The modern workforce is constantly evolving, and for businesses to remain competitive, they must remain ahead of the curve. Software companies like Scio that offer flexibility are doing just that – providing employees with increased job satisfaction and giving them the freedom to shape their own schedules. After all, flexibility is the cornerstone of a software developer’s well-being. Offering a predictable schedule and the freedom to work remotely empowers developers to manage their physical and mental energy more effectively by setting clear boundaries between home, work, and downtime.
Additionally, shifts in working hours can provide an advantageous opportunity for developers to take preventive care of themselves while also enabling more collaboration when tackling complex tasks. As the case of Ángeles shows, flexible schedules supply both software developers and project teams with the ability to shift an environment focused on speed and execution into one that emphasizes thoughtful problem-solving. At its core, this kind of culture allows software developers to maintain a healthy focus on the task at hand while addressing their personal needs, which will always guarantee a positive outcome when it comes to software development.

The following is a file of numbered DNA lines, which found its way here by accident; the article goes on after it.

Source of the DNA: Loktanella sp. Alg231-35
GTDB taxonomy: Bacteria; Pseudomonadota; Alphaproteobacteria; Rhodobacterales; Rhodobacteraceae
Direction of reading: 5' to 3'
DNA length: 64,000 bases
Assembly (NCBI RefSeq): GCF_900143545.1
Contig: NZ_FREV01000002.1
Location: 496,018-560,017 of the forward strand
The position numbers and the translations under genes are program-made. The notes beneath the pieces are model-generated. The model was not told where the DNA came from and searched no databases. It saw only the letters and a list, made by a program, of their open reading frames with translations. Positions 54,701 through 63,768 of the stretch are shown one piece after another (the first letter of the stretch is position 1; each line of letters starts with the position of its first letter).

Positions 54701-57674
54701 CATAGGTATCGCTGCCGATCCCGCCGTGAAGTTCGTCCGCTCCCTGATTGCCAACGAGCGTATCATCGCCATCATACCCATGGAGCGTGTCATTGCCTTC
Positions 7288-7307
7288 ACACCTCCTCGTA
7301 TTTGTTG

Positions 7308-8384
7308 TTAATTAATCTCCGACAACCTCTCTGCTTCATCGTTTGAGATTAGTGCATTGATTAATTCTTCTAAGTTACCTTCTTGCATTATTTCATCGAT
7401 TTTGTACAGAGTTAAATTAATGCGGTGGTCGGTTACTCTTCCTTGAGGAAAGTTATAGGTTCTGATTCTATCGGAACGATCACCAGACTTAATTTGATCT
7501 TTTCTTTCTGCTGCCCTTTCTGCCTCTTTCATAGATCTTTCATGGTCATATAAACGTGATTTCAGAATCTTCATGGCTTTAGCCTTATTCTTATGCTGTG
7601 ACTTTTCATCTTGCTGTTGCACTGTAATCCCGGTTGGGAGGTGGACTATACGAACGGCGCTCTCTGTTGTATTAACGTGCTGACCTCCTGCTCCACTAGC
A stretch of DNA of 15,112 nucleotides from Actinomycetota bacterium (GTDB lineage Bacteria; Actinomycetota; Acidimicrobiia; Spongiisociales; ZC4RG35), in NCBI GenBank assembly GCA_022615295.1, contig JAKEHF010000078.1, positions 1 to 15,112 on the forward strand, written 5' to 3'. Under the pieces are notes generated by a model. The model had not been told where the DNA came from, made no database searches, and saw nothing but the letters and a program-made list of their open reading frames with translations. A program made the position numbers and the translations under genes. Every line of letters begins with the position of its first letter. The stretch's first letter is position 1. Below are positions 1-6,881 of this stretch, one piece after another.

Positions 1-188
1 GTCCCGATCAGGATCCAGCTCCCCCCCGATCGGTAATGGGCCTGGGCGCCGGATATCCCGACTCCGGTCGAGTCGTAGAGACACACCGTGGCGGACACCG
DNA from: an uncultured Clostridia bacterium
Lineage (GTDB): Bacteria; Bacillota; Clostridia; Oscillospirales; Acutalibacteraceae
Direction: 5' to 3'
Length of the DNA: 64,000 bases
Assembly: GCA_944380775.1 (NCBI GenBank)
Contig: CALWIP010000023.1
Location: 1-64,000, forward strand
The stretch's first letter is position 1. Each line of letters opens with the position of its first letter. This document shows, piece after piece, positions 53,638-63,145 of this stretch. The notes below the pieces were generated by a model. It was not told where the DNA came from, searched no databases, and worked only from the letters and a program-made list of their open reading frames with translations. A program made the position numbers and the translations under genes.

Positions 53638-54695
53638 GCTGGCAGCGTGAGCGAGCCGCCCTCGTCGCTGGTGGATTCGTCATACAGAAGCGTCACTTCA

The Key Takeaways
- Although remote work was a game-changer in the software industry, keeping a balance between work and personal life is still a challenge.
- At the onset of the pandemic, adjusting to these changes was difficult, and required support and skill from an organization to do it successfully.
- The key is having a culture of growth and flexibility that offers access to the correct resources, and building teams with communication and collaboration at the heart of their dynamics.
Scio is an established Nearshore software development company based in Mexico that specializes in providing high-quality, cost-effective technologies for pioneering tech companies. We have been building and mentoring teams of engineers since 2003 and our experience gives us access not only to the knowledge but also the expertise needed when tackling any project. Get started today by contacting us about your project needs – We have teams available to help you achieve your business goals. Get in contact today!